Speaking to CBS’s “Face the Nation,” Mr. Manchin said he’s hoping to overcome GOP opposition to his bill, co-written with Republican Sen. Pat Toomey, that would expand the number of gun sales subject to background checks.

CNN's Clarissa Ward says intimidation effort made on Russia story

CNN’s Clarissa Ward says her story this week about Russian involvement in the Central African Republic came with a price: She was trailed during her reporting and made the subject of a 15-minute propaganda video denigrating her work.

Ward said she was shaken by the experience but it confirmed for her that the story made powerful people uncomfortable.

“This was very clearly an attempt to discredit and intimidate us,” Ward, CNN’s chief international correspondent, said Friday.

Her story about Russian involvement in gold mining and other activities in the African nation touched upon the role of Wagner, a private Russian military contractor believed to be backed by Yevgeny Prigozhin, a businessman with close ties to the Kremlin. Prigozhin was sanctioned by the U.S. for investing in organizations that tried to influence the 2016 American presidential election.

Joe Biden has bigger problems than just gaffes

Joe Biden, 76, has been getting heaps of attention for his verbal gaffes. Alas, voters should worry about a far bigger problem: It’s impossible to know what he stands for.

Yes, some of his slip-ups can be head-scratching. Democrats choose “truth over facts,” he said. Huh? The kids from the Parkland high school shooting — which happened after he left office — “came to see me when I was vice president.”

His advisers insist it’s not his age but just “Joe being Joe.” That’s hardly consolation. Still, misspeaking isn’t the worst of sins.

The bigger trouble is that, even when he’s not mangling words, it can be hard to tell his true position — not just because he’s inarticulate but because some of what he says is just plain bizarre. And because he’s flip-flopped so furiously under pressure from his Democratic foes.

Blame the shooter, not law-abiding gun owners

It really takes uncommon depravity for someone to use a tragedy such as a shooting to score political points. It is a level of disregard for human life that the vast majority of decent people in America cannot comprehend.

Yet, we seem to have a political stage full of such abjectly depraved people. It is so bad that these people may as well support live-birth abortion. Oh, wait. They do.

As despicable as it was watching all the Democrats running for president scramble over dead bodies to offer the first and most depraved reactions to the recent shootings, it was a political thug in Philadelphia who proved to be the worst.

Human beings aren't defined by their desires or appetites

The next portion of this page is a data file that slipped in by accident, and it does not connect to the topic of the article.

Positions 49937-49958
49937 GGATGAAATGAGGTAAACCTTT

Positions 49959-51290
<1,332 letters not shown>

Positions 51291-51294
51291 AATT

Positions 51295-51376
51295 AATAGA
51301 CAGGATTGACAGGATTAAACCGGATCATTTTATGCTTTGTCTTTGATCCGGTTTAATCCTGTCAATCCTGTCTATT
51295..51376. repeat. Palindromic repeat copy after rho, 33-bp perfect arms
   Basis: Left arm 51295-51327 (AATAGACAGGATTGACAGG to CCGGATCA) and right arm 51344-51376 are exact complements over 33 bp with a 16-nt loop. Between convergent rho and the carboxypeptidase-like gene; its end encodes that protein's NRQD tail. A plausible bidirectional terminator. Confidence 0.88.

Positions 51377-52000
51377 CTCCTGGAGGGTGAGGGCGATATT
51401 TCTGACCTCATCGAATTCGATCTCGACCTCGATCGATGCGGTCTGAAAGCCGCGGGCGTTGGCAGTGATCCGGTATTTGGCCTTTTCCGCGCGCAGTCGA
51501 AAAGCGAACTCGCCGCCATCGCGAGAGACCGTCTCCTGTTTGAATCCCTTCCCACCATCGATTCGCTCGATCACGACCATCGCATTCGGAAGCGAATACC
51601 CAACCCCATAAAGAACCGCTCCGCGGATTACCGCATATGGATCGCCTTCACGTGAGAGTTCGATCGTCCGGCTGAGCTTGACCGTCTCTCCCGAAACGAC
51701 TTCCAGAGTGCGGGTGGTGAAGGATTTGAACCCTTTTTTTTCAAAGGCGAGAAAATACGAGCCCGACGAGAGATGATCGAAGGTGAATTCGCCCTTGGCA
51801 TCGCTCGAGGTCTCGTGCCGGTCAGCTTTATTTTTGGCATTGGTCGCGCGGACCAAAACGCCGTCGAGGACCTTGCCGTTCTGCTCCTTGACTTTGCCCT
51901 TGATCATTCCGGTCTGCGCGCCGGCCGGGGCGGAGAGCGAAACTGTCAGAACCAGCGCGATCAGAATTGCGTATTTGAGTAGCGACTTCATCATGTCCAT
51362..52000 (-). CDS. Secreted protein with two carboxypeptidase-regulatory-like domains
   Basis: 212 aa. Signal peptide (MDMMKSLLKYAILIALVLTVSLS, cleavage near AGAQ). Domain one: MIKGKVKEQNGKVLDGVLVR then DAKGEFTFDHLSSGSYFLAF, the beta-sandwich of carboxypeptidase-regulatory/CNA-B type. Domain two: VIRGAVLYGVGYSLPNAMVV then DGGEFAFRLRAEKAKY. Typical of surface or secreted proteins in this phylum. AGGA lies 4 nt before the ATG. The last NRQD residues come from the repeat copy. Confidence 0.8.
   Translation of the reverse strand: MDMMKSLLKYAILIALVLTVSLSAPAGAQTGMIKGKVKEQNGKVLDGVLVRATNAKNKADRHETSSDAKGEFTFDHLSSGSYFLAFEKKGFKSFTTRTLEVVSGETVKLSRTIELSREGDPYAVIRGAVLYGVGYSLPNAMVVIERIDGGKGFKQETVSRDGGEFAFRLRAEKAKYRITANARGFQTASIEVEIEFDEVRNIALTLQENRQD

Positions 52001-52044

The July 27 edition of The Wall Street Journal contains a debate between David French (attorney and writer for National Review and columnist for Time) and Marci Hamilton (professor at the University of Pennsylvania and former clerk for Sandra Day O’Connor).

The pro and con exchange was on the issue of religious liberty. While, Mr. French does a good job in defending religious freedom, Ms. Hamilton’s argument for curtailing it falls short.

The primary error Ms. Hamilton commits can be boiled down to what Chuck Colson called getting the answer to the “first question” of human identity wrong.

"It is discouraging to think how many people are shocked by honesty and how few by deceit."
-- Noel Coward
     (1899-1973) British playwright

Medal of Honor
Army Medal of Honor

The Medal of Honor is the highest award for valor in action against an enemy force which can be bestowed upon an individual serving in the Armed Services of the United States.
GeneTrerally presented to its recipient by the President of the United States of America in the name of Congress.
The first award of the Medal of Honor was made March 25, 1863 to Private JACOB PARROTT.The last award of the Medal of Honor was made September 15, 2011 to Sergeant DAKOTA MEYER.

Since then there have been:  • 3458 recipients of the Medal of Honor.
    • Today there are 85 Living Recipients of the Medal of Honor. 

Captain Humbert R. Versace distinguished himself by extraordinary heroism during the period of 29 October 1963 to 26 September 1965, while serving as S-2 Advisor, Military Assistance Advisory Group, Detachment 52, Ca Mau, Republic of Vietnam. While accompanying a Civilian Irregular Defense Group patrol engaged in combat operations in Thoi Binh District, An Xuyen Province, Captain Versace and the patrol came under sudden and intense mortar, automatic weapons, and small arms fire from elements of a heavily armed enemy battalion. As the battle raged, Captain Versace, although severely wounded in the knee and back by hostile fire, fought valiantly and continued to engage enemy targets. Weakened by his wounds and fatigued by the fierce firefight, Captain Versace stubbornly resisted capture by the over-powering Viet Cong force with the last full measure of his strength and ammunition. Taken prisoner by the Viet Cong, he exemplified the tenets of the Code of Conduct from the time he entered into Prisoner of War status. Captain Versace assumed command of his fellow American soldiers, scorned the enemy's exhaustive interrogation and indoctrination efforts, and made three unsuccessful attempts to escape, despite his weakened condition which was brought about by his wounds and the extreme privation and hardships he was forced to endure. During his captivity, Captain Versace was segregated in an isolated prisoner of war cage, manacled in irons for prolonged periods of time, and placed on extremely reduced ration. The enemy was unable to break his indomitable will, his faith in God, and his trust in the United States of America. Captain Versace, an American fighting man who epitomized the principles of his country and the Code of Conduct, was executed by the Viet Cong on 26 September 1965. Captain Versace's gallant actions in close contact with an enemy force and unyielding courage and bravery while a prisoner of war are in the highest traditions of the military service and reflect the utmost credit upon himself and the United States Army.